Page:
California Senate Passes Cellphone “Kill Switch” Bill

California Senate Passes Cellphone “Kill Switch” Bill

Monday saw the California State Senate pass a bill to aid in protecting against smartphone theft by requiring all smartphones sold in the state to have a “kill switch” turned on automatically when a phone is first activated. Apple currently includes a similar feature on its iOS devices, however it is an opt-in feature.



California’s legislative push to require so-called “kill switches” of smartphone manufacturers moved closer to becoming law, as a bill passed through the Senate with a final tally of 27-8, reports The Wall Street Journal. The state’s governor, Jerry Brown, has 12 days to sign the bill into law. 

Author of the bill, State Sen. Mark Leno (D-San Francisco) believes it will help discourage the theft of smartphones. While other states have introduced similar measures, California’s law would be the only one to require manufacturers to activate the security feature by default at the time of device setup.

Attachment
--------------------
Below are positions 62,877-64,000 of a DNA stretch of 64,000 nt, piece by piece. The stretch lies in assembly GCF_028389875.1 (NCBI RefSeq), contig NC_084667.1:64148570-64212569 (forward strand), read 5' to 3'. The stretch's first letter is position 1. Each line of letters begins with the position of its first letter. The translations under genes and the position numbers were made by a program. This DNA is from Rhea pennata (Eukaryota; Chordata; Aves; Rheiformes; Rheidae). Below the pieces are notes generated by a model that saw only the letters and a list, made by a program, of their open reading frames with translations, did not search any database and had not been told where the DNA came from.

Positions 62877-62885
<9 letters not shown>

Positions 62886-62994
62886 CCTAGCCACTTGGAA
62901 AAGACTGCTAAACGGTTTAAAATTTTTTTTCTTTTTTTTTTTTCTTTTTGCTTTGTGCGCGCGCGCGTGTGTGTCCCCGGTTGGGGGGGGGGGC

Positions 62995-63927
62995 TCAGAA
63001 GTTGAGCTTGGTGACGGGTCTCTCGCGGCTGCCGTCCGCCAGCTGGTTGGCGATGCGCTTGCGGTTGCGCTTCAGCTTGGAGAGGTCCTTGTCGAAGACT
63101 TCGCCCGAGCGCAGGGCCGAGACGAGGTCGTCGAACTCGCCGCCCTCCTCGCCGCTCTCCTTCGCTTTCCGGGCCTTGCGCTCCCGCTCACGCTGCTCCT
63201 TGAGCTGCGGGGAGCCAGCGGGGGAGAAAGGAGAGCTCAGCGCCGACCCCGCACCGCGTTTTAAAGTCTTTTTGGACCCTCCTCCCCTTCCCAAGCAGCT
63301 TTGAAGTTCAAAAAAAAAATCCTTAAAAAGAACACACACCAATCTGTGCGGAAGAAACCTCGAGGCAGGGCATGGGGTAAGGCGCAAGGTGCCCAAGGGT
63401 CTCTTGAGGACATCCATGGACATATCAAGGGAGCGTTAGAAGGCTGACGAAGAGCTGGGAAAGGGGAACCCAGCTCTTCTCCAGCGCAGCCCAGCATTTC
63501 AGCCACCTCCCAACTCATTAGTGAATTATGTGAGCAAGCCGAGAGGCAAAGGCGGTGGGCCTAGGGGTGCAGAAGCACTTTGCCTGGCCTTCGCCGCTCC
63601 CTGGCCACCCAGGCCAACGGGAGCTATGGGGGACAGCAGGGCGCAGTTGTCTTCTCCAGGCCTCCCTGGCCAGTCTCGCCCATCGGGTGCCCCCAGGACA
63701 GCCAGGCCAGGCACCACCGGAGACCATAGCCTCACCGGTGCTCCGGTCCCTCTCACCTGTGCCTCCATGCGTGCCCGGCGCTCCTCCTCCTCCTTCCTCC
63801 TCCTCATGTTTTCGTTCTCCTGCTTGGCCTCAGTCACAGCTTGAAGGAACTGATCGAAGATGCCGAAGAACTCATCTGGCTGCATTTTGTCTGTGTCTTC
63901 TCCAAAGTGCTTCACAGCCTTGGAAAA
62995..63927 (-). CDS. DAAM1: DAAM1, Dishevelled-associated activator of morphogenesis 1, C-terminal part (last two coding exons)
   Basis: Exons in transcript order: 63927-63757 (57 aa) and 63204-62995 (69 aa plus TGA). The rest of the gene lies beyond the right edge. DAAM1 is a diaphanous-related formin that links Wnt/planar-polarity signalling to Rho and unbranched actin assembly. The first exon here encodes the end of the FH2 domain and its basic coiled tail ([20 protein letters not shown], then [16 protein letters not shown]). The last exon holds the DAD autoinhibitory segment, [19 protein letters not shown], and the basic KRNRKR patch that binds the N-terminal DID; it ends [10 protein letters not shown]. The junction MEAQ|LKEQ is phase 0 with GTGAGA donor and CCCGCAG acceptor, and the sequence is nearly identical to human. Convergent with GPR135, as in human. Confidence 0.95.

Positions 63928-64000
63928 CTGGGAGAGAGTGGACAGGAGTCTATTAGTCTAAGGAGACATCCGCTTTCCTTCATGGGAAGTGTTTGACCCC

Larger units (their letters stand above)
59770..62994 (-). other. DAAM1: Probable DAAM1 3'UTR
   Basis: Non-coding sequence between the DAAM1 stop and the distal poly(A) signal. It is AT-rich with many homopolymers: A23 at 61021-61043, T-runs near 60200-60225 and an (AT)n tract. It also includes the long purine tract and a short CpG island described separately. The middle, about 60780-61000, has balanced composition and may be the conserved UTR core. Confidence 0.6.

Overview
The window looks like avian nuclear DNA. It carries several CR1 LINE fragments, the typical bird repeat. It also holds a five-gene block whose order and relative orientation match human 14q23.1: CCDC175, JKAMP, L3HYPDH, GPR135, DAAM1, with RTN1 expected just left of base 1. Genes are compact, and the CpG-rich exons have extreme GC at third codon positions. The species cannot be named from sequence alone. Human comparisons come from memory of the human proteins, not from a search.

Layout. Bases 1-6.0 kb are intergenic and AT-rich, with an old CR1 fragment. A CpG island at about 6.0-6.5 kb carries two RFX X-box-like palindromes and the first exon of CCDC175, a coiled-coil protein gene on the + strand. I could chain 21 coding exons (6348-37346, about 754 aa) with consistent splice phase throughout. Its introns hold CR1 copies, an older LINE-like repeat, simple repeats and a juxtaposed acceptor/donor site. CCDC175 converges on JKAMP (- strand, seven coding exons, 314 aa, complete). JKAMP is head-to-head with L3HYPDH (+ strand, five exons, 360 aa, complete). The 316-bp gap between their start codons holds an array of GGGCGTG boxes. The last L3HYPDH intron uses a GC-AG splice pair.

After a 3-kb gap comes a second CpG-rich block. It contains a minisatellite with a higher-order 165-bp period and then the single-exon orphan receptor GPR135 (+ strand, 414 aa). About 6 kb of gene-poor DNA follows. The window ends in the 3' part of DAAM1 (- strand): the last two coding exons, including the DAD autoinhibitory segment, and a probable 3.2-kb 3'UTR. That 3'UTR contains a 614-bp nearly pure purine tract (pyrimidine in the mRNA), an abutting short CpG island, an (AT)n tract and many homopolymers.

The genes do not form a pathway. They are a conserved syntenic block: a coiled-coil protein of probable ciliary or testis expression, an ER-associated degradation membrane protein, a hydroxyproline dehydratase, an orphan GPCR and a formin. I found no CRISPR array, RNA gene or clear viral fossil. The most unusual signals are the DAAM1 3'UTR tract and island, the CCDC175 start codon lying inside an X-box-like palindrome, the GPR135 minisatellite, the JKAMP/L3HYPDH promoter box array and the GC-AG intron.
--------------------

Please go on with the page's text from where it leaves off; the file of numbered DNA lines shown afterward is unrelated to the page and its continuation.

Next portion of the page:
A federal anti-theft proposal was introduced in Congress in February. The Smartphone Theft Prevention Act would require all cellphones sold in the U.S. to include kill switch technology.

Apple already includes a remote locking system in its iOS devices, via “the “Find My iPhone” app. The service works via iCloud to locate, lock, or wipe data from an iOS device that has been lost or stolen.

Apple has also upped the ante in the device protection arena, by introducing “Activation Lock,” which requires the original Apple ID and password used to activate the device in order to turn off Find My iPhone, wipe the phone or to activate the device after it has been deactivated.